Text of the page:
2019 will likely be Manuel Margot’s last chance to cement his place as this team’s center fielder moving forward into the competitive window. Franchy Cordero has flashed glimpses of his offensive potential during his limited playing time at the major league level, but his need to develop on defense and cut down on his K rate likely means we’ll see him starting the season in El Paso to get regular playing time. Last season, Buddy Reed broke out in a big way at Lake Elsinore but struggled mightily upon being promoted to San Antonio. It looks like he should start 2019 with Amarillo, the club’s new Double-A affiliate, but if he can quickly get his feet back under him and return to his form from the first half of 2018, look for him to be another contender for the center field job in 2020.

This is an exciting time for Padres baseball, as much of the top talent from baseball’s top-ranked farm system is starting to reach the upper levels of minor leagues and knock loudly on the door of the major league club. Couple that with the signing of Manny Machado, and the time for competitive baseball in San Diego is just around the corner. It’s put up or shut up time for the guys already here.

9 thoughts on “What’s Next for the Padres’ Manuel Margot?

  1. Why isn’t Manual Margot leading off for the Padres. Ian Kinsler is batting 182 and he is always leading off. Manual Margot lead off for the Padres for an entire season and he was much better than Ian Kinsler. Manual is batting 252 and he is the best center fielder we have. Will Myers shows his defensive faults often this year and he is very inconsistent at bat. I can’t understand the thinking of Andy Green about why he feels Ian is better than Maunal.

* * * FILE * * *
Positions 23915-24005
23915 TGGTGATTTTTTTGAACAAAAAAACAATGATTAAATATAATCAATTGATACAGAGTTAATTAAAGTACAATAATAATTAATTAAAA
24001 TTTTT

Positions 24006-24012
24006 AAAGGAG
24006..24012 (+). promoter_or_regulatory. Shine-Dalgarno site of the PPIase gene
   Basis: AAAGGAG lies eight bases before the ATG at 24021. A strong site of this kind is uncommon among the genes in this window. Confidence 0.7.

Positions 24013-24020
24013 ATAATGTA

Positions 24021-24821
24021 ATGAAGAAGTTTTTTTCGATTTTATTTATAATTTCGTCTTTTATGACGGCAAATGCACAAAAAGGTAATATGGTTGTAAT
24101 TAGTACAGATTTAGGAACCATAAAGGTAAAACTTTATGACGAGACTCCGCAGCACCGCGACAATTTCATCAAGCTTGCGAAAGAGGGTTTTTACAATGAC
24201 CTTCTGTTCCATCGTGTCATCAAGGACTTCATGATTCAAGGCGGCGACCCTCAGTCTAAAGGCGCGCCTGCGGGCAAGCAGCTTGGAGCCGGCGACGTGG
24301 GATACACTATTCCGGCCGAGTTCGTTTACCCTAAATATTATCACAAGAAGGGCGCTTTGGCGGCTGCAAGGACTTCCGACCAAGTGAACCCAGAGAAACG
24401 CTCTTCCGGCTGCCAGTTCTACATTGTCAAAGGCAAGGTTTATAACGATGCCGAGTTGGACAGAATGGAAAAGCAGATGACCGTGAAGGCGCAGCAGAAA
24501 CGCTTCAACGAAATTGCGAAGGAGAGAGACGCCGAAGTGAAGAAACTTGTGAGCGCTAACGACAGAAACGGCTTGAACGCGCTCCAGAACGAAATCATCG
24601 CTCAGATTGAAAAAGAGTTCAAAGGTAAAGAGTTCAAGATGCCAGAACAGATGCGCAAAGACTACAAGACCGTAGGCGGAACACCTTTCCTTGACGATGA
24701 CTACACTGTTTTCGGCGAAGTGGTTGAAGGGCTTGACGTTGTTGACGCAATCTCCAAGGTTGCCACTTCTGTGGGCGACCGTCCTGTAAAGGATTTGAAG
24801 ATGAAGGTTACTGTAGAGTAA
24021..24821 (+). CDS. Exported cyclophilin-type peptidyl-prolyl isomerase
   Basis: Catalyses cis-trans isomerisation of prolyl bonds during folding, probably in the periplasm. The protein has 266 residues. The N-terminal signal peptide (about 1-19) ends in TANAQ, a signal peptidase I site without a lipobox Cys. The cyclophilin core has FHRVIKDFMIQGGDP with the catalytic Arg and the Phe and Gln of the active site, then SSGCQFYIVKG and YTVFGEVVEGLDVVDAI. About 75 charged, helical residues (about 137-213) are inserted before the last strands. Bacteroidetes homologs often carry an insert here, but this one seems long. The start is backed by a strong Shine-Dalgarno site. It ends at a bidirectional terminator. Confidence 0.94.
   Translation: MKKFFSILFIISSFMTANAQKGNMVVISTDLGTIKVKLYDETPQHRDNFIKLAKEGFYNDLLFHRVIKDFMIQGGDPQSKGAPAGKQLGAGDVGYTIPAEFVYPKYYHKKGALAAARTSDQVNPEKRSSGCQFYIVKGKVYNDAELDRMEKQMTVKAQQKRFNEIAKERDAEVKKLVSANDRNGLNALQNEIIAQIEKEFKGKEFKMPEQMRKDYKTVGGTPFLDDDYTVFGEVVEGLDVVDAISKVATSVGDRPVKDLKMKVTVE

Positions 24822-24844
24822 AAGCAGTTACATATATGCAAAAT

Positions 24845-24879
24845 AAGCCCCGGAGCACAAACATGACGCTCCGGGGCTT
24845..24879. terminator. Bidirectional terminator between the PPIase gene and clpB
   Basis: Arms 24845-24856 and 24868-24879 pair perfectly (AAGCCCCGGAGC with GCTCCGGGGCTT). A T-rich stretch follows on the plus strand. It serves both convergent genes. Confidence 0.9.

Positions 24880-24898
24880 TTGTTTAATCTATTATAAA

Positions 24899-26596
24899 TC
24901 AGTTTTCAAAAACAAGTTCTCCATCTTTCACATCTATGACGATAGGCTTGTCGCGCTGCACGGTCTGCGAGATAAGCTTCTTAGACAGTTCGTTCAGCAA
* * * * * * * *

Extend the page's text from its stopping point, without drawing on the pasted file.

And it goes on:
2. You don’t reward incompetence. He has talent. He is falling far short of his physical gifts. He should, therefore, be in the minors working on it, both as incentive and, of course, improve. By rewarding his ineptness you are harming him, and the team.

    1. He’s incompetent because he wasn’t a polished base stealer at age 23? He’s falling short of his physical gifts at age 24? He got a poor start with nagging injury and hit .192/.215 in April/May, so he should go back to the minors, even though he hit .309 in June and .274 in July? He should have come from the minors a fully formed superstar and play progressively better each year with no rough patches, otherwise he’s inept? Goodness gracious you have high standards for second year players!

      1. Wow, Larry, I appreciate the input but you sound more like a political spin doctor. Given his physical abilities he was horrible at stealing bases, but you spin this to “he wasn’t a polished base stealer”? You blame this on a nagging injury? Or he is just not a good hitter? 23? 24? Yes, people should be at a certain level by certain ages. There are countless 24 year olds who are far more “polished” at base running/stealing bases than he is, and with far less talent. It is not unreasonable, it is more than fair. And he has been given too many opportunities at the wrong level.